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From The Kentucky Encyclopedia -
Jefferson Davis, the only president of the Confederate States of America, was born at Fairview, then called Davisburg, in Christian (now Todd) County, Kentucky, June 3, 1808. He was the youngest of five sons and five daughters born to Samuel Emory and Jane (Cook) Davis. His father, a captain in the Revolutionary War, was of Welsh ancestry and his mother of Scotch-Irish descent.
The family had moved from Georgia to Nelson County , Kentucky, in 1793, and to Christian County in 1798. There the elder Davis built a double log house on the present site of Bethel Baptist Church. He was a farmer and served as postmaster of Davisburg. In 1810 the family moved to Louisiana and then to Mississippi. Davis attended St. Thomas of Aquinas Catholic School, Springfield, Kentucky, from 1816 until 1818. While a student at Transylvania University , Lexington, in 1823-24, he developed a friendship with Albert Sidney Johnston, later a general in the Confederate army. Davis entered the U.S. Military Academy at West Point in 1824 and graduated twenty-third in his class, as second lieutenant, in 1828.
Lieutenant Davis was assigned to Jefferson Barracks, Missouri, and later to Fort Crawford, in Wisconsin Territory. He met and fell in love with Sarah Knox Taylor, daughter of Col. Zachary Taylor . Partly because of the colonel's opposition to their relationship, Davis resigned from the army in 1835. He married "Knox" in Louisville on June 17, 1835. She died three months later of malaria, at the plantation home of his brother. For eight years Davis lived alone at his Brierfield plantation in Mississippi, where he managed the farm operations. In February 1845 Davis married Varina Howell of Natchez, Mississippi. They had four sons and two daughters.
Davis was appointed to the U.S. House of Representatives and served from March 4, 1845, until he resigned in June 1846 to enter the Mexican War. He led the 1st Mississippi Volunteers Regiment and commanded staunch allegiance from his men. Deploying his men in the V formation, he led the storming of Monterrey, was wounded and emerged the hero of Buena Vista. Returning from the war, Davis was appointed to the U.S. Senate on August 10, 1847, by the Mississippi legislature. In 1848 he was elected to complete the term, but resigned on September 23, 1851, in protest over Henry Clay 's 1850 compromise. As a strict interpreter of the U.S. Constitution and a strong supporter of the states' rights leader, John C. Calhoun, Davis considered the compromise a constitutional violation. In 1851 Davis lost the election for governor of Mississippi as the Democrats' states' rights candidate.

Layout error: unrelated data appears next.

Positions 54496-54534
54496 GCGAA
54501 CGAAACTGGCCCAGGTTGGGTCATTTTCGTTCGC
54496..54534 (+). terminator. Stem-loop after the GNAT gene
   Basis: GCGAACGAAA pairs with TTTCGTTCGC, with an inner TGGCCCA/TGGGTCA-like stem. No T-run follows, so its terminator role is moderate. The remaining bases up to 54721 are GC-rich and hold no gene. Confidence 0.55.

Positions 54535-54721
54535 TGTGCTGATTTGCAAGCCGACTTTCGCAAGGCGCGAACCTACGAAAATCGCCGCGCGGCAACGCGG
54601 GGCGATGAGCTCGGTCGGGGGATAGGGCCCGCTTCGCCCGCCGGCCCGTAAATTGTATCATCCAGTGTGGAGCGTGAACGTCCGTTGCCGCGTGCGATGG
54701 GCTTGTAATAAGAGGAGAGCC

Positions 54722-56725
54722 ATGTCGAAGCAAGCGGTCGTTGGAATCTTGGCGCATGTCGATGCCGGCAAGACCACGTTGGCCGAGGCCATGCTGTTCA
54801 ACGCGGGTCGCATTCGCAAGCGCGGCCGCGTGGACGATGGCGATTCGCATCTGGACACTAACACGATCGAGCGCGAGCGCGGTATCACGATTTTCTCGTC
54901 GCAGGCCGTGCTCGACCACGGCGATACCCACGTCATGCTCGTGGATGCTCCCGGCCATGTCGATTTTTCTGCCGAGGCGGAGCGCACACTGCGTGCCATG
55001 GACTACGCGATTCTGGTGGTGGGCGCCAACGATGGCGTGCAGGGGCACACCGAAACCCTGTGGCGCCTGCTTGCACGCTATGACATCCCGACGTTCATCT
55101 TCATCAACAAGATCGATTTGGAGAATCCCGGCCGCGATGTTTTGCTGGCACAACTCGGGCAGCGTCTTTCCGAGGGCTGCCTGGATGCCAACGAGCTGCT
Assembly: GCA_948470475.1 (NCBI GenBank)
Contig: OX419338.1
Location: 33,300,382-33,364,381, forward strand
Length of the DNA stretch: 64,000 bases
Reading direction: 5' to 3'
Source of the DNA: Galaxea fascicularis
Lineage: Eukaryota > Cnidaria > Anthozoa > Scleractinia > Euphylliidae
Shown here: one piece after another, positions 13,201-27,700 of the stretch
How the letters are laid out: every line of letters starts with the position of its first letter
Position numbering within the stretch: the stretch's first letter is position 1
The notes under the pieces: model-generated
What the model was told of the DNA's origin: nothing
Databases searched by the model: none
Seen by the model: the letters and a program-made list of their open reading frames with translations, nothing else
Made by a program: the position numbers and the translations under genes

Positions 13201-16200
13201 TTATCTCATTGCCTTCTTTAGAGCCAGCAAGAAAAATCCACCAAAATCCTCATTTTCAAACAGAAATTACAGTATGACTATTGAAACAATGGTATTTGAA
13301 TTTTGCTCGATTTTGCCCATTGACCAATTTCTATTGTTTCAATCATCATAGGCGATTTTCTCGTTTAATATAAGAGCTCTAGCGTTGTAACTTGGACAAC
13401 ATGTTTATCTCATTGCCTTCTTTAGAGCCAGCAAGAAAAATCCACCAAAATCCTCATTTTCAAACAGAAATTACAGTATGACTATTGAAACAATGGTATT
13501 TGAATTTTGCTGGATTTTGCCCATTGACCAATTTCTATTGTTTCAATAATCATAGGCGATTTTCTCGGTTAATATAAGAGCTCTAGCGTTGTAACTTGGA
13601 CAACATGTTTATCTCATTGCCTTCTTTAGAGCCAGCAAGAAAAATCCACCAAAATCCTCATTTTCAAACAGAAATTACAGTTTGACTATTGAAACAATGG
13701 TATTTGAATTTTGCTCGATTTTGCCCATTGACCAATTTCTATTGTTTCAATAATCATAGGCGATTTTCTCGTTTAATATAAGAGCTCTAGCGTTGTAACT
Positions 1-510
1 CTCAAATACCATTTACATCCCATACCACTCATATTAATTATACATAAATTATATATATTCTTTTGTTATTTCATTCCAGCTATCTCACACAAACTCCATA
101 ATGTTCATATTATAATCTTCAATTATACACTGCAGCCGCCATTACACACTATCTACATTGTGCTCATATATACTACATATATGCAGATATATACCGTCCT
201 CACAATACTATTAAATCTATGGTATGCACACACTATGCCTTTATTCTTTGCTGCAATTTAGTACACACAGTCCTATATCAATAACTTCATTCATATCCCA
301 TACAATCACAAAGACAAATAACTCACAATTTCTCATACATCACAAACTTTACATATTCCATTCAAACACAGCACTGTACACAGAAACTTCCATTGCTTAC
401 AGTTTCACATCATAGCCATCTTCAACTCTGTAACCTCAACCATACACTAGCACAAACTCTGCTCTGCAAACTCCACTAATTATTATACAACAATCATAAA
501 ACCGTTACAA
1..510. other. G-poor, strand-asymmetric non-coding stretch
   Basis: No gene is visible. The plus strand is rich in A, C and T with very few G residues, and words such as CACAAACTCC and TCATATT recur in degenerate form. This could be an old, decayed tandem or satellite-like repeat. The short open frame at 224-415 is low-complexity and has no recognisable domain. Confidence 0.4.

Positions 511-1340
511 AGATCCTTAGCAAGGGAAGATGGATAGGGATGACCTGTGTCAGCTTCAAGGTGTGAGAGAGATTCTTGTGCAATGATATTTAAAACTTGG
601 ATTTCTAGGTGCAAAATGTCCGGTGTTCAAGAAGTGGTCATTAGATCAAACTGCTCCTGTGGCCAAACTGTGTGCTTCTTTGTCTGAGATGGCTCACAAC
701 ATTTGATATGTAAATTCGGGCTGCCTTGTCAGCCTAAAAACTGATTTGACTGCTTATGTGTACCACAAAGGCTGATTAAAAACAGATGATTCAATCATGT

President Franklin Pierce appointed Davis secretary of war in 1853. In this office he improved the system of infantry tactics, organized an engineers' company to explore railroad routes, and imported camels for use by the U.S. Army in the West. Davis was elected from Mississippi to the U.S. Senate for the term beginning March 4, 1857, and became a leading spokesman for strict constitutional interpretation. He resigned on January 21, 1861, after Mississippi's secession from the Union.
The provisional Confederate Congress, in a meeting in Montgomery, Alabama, named Davis president of the Confederate States of America on February 9, 1861. As an administrator, Davis acted with dignity and sincerity and portrayed a strict devotion to constitutional principle. When the Confederate military collapsed and Richmond fell, Davis and his family tried to flee to Mexico. They were captured by Union forces near Irwinsville, Georgia, on May 10, 1865. Davis's imprisonment at Fortress Monroe, Virginia, ended in May 1867.
After spending a year in Canada and another year traveling, Davis settled in Memphis, where he served as president of the Carolina Insurance Co. from 1869 until 1873. In 1879 he bought a six-hundred-acre plantation, Beauvoir, located on the Gulf Coast at Biloxi, Mississippi. Two years later Davis completed his two-volume Rise and Fall of the Confederate Government. The last years of his life were spent in traveling, making public appearances, and attending veterans' reunions.
Davis returned to his native county on two occasions. In 1875 he was invited to attend the Christian County Agricultural and Mechanical Association fair at Hopkinsville and there spoke before a crowd estimated at 10,000. In 1886 Davis attended the dedication of Bethel Baptist Church, built on the site of his birthplace at Fairview. The Confederate president died in New Orleans on December 6, 1889, and was buried there. His body was later removed to Richmond, Virginia.
WILLIAM T. TURNER, Entry Author
Selected Sources from UK Libraries:
Warren, Robert Penn. Jefferson Davis Gets His Citizenship Back. Lexington, Ky.: U of Kentucky, 1980. Print.
E467.1.D26 W326, Young Library - 4th Floor
Davis, Jefferson, Lynda Lasswell. Crist, Mary Seaton. Dix, and Kenneth H. Williams. The Papers of Jefferson Davis. Baton Rouge: Louisiana State UP, 1971. Print.
E467.1 .D2596, Young Library – 4th Floor
Davis, Jefferson, and Hudson Strode. Private Letters, 1823-1889. 1st Ed.]. ed. New York: Harcourt, Brace & World, 1966. Print.
E664.D28 A4, Young Library – 4th Floor